Saying ‘yes’ to improv at the Shrewsbury library
By Ed Karvoski Jr., Contributing Writer
Shrewsbury – Shrewsbury residents Lea Hench and Kathy Johnson met while facilitating the English Conversation Circle (ECC) at the Shrewsbury Public Library and soon learned that they share another interest: improvisational comedy. Hench is a retired theater teacher and director at the Bancroft School in Worcester. Johnson studied improv in Cambridge and currently coaches a group in Northborough. They were asked to offer an improv class at the library and they said, “Yes!”
Hence, the name of the course, “Say ‘Yes’ to Improv,” which met for six sessions from March 5 through May 28.
“The first principle of improv is to say ‘yes,’” Hench explained. “Twelve people immediately did say ‘yes’ and it’s a very diverse group.”
Registration was capped at 12 participants, the majority of whom attended most sessions. They ranged in age and amount of experience with improv. The ECC facilitators found similarities between their two groups.
“We love the idea of people coming together from different cultures,” Johnson said. “How often is a 20-something-year-old going to be hanging out and laughing together with an 80-something-year-old woman? We see that in our ECC all the time. A dear woman from Iran laughs as she seriously asks a question of a man from Brazil. We love that interplay.”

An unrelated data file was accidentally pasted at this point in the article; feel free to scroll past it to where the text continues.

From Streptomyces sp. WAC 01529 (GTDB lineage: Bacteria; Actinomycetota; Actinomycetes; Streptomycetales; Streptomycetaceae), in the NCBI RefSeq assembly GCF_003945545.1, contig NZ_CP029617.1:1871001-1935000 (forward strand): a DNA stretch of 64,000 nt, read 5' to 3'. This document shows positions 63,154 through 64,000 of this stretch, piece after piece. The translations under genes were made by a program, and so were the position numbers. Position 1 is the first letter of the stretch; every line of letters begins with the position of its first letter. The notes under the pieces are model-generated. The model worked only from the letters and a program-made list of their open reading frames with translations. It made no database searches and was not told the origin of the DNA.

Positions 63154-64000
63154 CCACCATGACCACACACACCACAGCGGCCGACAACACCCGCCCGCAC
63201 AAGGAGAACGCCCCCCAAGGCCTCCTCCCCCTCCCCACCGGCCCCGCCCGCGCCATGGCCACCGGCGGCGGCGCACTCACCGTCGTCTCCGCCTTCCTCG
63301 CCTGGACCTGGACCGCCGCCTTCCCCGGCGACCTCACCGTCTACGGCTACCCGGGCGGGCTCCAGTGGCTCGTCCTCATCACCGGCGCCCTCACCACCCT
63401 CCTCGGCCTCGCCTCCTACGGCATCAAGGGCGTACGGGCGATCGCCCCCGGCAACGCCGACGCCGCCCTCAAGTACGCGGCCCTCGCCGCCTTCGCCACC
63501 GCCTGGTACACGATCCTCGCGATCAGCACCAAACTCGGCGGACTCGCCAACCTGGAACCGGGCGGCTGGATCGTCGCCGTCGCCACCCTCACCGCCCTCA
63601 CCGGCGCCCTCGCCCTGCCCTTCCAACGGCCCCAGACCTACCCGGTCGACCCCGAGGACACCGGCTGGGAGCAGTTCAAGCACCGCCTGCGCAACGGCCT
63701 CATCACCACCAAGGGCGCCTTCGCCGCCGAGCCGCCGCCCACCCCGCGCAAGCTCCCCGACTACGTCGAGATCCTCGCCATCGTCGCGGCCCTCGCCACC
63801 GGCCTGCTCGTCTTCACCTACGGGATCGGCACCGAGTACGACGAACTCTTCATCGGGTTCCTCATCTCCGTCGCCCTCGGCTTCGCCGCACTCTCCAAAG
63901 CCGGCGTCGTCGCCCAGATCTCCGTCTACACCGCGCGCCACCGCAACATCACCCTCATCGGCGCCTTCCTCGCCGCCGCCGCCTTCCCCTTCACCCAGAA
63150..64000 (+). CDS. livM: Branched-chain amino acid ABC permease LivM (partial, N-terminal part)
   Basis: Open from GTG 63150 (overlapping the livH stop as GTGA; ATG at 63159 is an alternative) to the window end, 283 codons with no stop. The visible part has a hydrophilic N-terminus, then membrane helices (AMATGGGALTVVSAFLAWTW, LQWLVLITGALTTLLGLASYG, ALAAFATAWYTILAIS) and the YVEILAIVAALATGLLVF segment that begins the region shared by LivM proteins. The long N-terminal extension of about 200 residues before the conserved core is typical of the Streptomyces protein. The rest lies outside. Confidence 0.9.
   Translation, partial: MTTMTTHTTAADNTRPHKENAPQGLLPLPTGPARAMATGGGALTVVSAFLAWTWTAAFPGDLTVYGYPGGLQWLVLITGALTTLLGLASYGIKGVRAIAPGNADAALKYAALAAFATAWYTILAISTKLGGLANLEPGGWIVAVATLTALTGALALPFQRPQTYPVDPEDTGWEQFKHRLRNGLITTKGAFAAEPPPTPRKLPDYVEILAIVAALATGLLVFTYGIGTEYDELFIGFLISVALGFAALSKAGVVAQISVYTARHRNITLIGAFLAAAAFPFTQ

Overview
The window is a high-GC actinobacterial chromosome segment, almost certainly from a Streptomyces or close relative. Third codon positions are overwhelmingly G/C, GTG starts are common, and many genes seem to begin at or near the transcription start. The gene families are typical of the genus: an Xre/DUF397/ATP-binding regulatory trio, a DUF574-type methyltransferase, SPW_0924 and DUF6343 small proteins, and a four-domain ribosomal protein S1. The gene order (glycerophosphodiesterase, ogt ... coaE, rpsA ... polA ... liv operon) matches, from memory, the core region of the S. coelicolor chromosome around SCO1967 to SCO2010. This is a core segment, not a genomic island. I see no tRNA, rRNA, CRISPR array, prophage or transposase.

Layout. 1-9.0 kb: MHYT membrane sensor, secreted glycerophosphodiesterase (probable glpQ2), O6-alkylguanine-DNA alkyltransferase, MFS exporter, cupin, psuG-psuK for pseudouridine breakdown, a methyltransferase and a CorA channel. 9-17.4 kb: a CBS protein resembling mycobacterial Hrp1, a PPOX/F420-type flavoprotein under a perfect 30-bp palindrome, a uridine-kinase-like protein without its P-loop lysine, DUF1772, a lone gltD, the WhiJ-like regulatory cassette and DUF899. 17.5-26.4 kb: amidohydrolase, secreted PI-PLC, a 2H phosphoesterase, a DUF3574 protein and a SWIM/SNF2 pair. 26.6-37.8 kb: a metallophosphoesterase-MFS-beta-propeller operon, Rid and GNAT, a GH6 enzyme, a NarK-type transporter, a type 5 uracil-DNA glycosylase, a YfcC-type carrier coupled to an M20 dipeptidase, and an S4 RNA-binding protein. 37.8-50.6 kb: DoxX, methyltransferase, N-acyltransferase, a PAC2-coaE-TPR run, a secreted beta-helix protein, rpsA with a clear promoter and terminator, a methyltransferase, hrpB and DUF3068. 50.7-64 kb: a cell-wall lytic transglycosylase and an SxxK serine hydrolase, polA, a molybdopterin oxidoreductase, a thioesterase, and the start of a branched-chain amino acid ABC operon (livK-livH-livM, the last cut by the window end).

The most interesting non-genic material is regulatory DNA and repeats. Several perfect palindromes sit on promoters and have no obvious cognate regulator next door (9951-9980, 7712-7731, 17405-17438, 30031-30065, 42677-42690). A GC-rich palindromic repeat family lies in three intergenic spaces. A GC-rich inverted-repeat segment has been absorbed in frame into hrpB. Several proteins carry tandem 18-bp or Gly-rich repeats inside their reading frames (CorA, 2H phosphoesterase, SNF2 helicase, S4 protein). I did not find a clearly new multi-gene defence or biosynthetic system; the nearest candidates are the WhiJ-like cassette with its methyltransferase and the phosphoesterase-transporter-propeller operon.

The improv students interplayed at each one-hour session with various games that have become familiar to television audiences via “Whose Line Is It Anyway?”
“We also love the idea of people doing something they thought they could never do,” Johnson added. “Our 81-year-old student came because her life philosophy is to try everything once. She had literally no idea what improv is when she registered and she has come to every session.”
The instructors hope to offer the improv course again in the fall. They’re considering some changes such as possibly allowing more participants to register. They’d prefer to schedule the sessions weekly, rather than periodically throughout a three-month period.
There’s one element of this past improv course that the instructors definitely want to repeat: no charge.
“It’s free and fun,” Johnson noted.
“It’s a great bargain,” Hench added.
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